The best place to learn about the requirements to be fulfilled by a product is to be on the street and meet your customers or prospects. This has been my primary pursuit in the last few quarters; and these journeys and interactions have provided a direction in which we need to possibly go in the next few quarters.
Our target market is the service provider. A service provider provides the last mile connectivity to an application and the first line of connect to a business. This product is something that can be consumed over the Internet / cloud by a business. An example of such an application is email, compute infrastructure, storage, messaging, etc.
Why is this last mile of connectivity required? Can the ISV’s who develop these applications themselves provide the last line of connectivity? Well, they could, if they
- Found a way to convey the use of the application without the technical jargon
- Are ready to integrate with another product from another ISV who could also be a competitor
- Are ready to accept payments for the services provided in any number of ways such as online payment, cheques, cash, offline payment, etc.
- Are ready to have a F2F conversation with a customer
But this is a near impossible task for an ISV that wants to grow big and be present in every corner of the world.
This is where the service provider comes in. He is in touch with the customers and can easily translate their business needs into a set of applications or products that they will need to subscribe to. These applications can be from diverse ISVs, but these are the ones that offer the best value to the customer.
So, what does a service provider need, to perform his role well? Some of the ones that come to my mind are a common portal where a customer can pick and order the desired services, a common back-end that can interact with all the different applications that deliver these services, and the ability to generate a common and consolidated invoice to account for the services delivered. Providing a single system that can process an order will help the service provider by not requiring him to build expertise on every application that he will deliver, and also not need to add up the cost of each of services before generating an invoice. This common platform is also called as a Cloud Broker, which is an emerging class of solutions and is gaining importance quickly.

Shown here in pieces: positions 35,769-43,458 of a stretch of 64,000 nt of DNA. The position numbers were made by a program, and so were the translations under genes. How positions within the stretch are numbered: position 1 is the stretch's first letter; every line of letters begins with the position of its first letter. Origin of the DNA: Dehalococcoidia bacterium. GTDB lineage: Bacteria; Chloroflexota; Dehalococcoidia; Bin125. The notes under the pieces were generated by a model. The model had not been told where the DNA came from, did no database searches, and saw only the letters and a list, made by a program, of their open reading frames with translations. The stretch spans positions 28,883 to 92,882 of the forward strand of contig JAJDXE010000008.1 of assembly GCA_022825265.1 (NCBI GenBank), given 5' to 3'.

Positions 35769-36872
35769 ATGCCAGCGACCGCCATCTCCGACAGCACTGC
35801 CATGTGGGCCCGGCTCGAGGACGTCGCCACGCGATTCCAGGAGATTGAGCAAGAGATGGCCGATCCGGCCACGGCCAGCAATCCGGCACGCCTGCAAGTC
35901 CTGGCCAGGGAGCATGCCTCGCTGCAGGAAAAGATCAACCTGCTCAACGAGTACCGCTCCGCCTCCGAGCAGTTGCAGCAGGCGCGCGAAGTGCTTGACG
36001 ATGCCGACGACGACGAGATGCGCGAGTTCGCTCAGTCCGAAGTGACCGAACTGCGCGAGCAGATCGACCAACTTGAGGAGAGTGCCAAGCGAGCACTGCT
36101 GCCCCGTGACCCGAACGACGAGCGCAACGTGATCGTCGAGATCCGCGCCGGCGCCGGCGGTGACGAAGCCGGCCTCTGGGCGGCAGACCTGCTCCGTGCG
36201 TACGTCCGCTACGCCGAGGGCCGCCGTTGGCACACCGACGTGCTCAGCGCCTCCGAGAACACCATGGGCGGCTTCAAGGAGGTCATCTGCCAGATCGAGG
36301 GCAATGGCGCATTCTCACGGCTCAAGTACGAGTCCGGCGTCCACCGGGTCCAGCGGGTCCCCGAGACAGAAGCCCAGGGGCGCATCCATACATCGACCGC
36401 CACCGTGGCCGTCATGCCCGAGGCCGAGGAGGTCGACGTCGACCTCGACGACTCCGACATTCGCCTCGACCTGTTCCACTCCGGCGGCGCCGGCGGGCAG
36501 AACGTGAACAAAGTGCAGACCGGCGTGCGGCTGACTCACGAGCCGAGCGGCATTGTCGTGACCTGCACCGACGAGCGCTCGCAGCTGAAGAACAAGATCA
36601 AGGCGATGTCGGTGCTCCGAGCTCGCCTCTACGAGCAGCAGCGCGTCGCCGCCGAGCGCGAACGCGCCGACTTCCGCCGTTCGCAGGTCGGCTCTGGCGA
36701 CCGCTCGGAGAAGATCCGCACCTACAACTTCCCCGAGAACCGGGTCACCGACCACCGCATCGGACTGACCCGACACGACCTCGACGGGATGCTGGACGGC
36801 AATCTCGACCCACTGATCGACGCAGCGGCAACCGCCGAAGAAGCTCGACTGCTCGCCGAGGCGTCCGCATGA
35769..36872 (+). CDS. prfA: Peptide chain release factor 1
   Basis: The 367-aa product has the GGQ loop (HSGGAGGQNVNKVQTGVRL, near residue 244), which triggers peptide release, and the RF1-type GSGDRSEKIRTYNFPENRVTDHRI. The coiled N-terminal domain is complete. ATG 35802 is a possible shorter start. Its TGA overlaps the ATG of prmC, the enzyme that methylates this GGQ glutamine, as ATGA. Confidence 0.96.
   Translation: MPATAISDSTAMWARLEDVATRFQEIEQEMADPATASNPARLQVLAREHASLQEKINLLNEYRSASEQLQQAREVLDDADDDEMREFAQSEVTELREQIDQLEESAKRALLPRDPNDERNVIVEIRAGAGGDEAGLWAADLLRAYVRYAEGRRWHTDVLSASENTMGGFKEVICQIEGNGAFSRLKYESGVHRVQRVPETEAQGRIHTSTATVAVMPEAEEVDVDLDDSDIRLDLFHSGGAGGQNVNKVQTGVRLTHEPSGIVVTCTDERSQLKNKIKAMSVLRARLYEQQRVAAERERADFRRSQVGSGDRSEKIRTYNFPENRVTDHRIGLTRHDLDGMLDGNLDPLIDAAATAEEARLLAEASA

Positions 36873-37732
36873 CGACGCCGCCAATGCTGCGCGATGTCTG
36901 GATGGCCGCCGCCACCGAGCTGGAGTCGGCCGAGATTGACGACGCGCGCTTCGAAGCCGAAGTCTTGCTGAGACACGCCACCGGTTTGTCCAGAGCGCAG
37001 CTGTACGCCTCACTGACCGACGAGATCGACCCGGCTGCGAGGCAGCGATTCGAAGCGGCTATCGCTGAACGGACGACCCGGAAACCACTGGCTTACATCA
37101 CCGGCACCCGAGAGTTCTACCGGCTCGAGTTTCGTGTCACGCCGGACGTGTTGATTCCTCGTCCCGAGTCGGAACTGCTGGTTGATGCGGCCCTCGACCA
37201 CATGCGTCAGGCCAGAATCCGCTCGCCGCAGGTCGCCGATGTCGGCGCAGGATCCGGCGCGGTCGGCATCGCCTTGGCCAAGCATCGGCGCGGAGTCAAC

This is what I think a service provider needs, to be able to successfully meet the requirements of his customers. What do you think?
Microsoft Cloud Infrastructure Boot Camp VMUnify @ VMworld 2013 – our perspective Hybrid cloud – a combination of Capex and Opex Conversations with testing customers on Catalog-based Pricing Need for Public Cloud – Developers’ view?
Mobile web vs mobile application Microsoft Cloud Infrastructure Boot Camp The gap between mobile and enterprise content Proactive knowledge management - Selling knowledge in the organization Interactive Portals - Part 2 View all
A fresh look at metrics and the marketing funnel (5407) Can You Entrust Your Services Partner With Your Demand Reduction Goals? (3653) Crossing Swords – ARMed Intel (3436) What is Consulting? (2640) What is the difference between Marketing and Sales? (2174) View all
What is the difference between Marketing and Sales? (24) Is change inevitable? – A Scrum Master’s dilemma (22) A Dip in the Chart – An Agile Story (17) An inbuilt mechanism for innovation: organic & ecological (16) Mumbai Dabbawalas (16) View all
Creating Sanity Amidst Test Methodology Madness – Webinar Series Transforming Test Organisation MindTree Vlogs: Role of Independent Testing in the Manufacturing industry A Look Back and A Look Ahead Some Brands Never Get Old View all
Is change inevitable? – A Scrum Master’s dilemma A Dip in the Chart – An Agile Story The Perplexed Scrum Master What’s in it for me? (WIIFM) When you are an expert on something, where do you learn from? View all